On Tuesday I decided my plan needed an overhaul.
- Get some guidance on my goals and projects.
- Write a new plan based on guidance.
I started the day by chatting with Tom about the tension I was experiencing in wanting to learn Factor, and wanting to do the Protagonist project.
(It was really hard for me to ask for help in this way. I actually opened the booker system 3 times to request a meeting, typing in what I wanted to talk about, and then closing it again without committing. I'm so glad I finally clicked submit!)
The problem I was having was that I am excited about learning Factor, and I wanted to bootstrap my learning by tying it to a real project I'm interested in. At the same time, I have a project that I am eager to make progress on, and I can see that developing it in Python, or even bash, would enable me to make quick progress, which would be motivating and rewarding.
I was thinking about Brett Victor's vision of ideas dying because the connection between making a change and seeing the result is too remote, and I was feeling the frustration of not being able to develop my design and ideas, because I'm spending all my time figuring out how to make tiny things happen in Factor. Making things happen in Factor is really fun, but the juxtaposition of these competing goals was not fun.
After going around the issue from different angles, we noticed that Protagonist could be thought of as a protocol (in the OOP sense), or interface, rather than a specific implementation. An implementation of Protagonist interfaces an object defined in the filesystem. Thinking of it this way enabled the following realisations:
I could develop as much or as little of the project in Python or in Factor as I want, and the Python and Factor code don't even have to interact, except through the filesystem. For example, I could quickly search the design space by writing in Python, and then I could re-write small parts in Factor if I wanted to. This would have the following advantages:
- Then my Factor learning experiences are contained, well-defined, and not bottlenecks.
- I can make quick progress on the project, which would amp up my motivation, and allow me to get on to the interesting parts.
- I can get much more help and code review writing in Python than I ever could writing in Factor, because for the latter I have to find someone who is interested in Factor, interested in my project, and feels like devoting time to helping a stranger. For the former, there are lots of people right here at Hacker School who are excellent Python programmers, and who want to help me just because we are here to help each other.
The disadvantage is that it does not seem particularly motivating to re-write bits in Factor, but in order to make progress on learning Factor, I would need to have something to write. I definitely want to learn Factor; it pulls on my curiousity in a deep, pleasurable way. I can think of a two ways to address that:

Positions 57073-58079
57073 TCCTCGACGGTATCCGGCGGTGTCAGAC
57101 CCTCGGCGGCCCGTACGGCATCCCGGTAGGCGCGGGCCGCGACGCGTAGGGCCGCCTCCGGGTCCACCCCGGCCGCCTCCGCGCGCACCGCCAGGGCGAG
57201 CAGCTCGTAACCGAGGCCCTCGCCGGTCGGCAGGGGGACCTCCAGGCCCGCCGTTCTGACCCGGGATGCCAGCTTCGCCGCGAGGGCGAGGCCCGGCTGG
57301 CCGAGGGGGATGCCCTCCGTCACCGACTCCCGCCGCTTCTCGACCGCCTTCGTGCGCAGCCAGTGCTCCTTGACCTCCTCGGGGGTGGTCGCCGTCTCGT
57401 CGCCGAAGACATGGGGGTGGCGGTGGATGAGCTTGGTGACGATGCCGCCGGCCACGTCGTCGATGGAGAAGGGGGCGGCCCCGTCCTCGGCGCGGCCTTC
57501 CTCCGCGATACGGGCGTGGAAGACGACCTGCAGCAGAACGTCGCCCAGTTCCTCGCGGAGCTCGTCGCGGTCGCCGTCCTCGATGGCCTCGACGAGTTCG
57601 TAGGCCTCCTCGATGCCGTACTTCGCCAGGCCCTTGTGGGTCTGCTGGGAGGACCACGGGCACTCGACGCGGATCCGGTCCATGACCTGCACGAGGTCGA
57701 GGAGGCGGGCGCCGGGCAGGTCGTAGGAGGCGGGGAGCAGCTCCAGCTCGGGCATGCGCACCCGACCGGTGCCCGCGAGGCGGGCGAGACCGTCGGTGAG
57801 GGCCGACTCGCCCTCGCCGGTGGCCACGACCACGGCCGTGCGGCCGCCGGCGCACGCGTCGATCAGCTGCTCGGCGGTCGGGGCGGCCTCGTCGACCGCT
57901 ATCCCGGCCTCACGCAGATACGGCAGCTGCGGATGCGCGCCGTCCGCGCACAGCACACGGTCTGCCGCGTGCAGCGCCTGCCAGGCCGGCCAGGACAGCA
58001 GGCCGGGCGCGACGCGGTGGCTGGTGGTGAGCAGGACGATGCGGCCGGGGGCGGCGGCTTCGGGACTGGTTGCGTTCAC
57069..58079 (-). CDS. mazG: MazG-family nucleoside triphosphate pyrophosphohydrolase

- Put off learning Factor, and come back to it later.
- Choose something else to do in Factor that is smaller and more explicitly for learning, and do that on the side. Unfortunately, there aren't books or guides for learning Factor yet. It might be a fun project to compile good examples as I go.
So, I decided to restart the project in Python.
I knew this was a good decision in part because of the sense of relief and returning excitement I had. It's a soft measure, but seems to work well.
After talking to Tom, and then pairing with him a little on his project, curtsies, I had only the afternoon to work on Protagonist withthe new zeal I had found. In that time I completed almost as much functionality on Protagonist in Python as I had in over a week in Factor! That felt really good.
Learning Factor and writing Protagonist are just particular instances of the balance I am trying to strike while here.
It has been a long time since I have been able to play as a computer scientist. In many ways "computer science" is a misnomer. It is more like an art than a science; it is a creative activity. Creative growth requires play. Learning a new language, especially one that is obscure, requires some degree of experimentation before competence emerges. I want to spend some time doing that while I am here, because it is mind-expanding, and it feels good, and the opportunity to do so in my real life is rare.
On the other hand, I am really excited about making things that work. I want to demonstrate my competence to myself and others, and I want to experience the satisfaction that comes with a job well done. Hacker School is an excellent opportunity to develop a portfolio of such successes. Moreover, I think my experience level in programming Python positions me well to get enormous benefit from pairing and reviewing, and it seems like a wise move to push myself toward excellence in the direction of my current strengths.
I want art and craft; breadth and depth.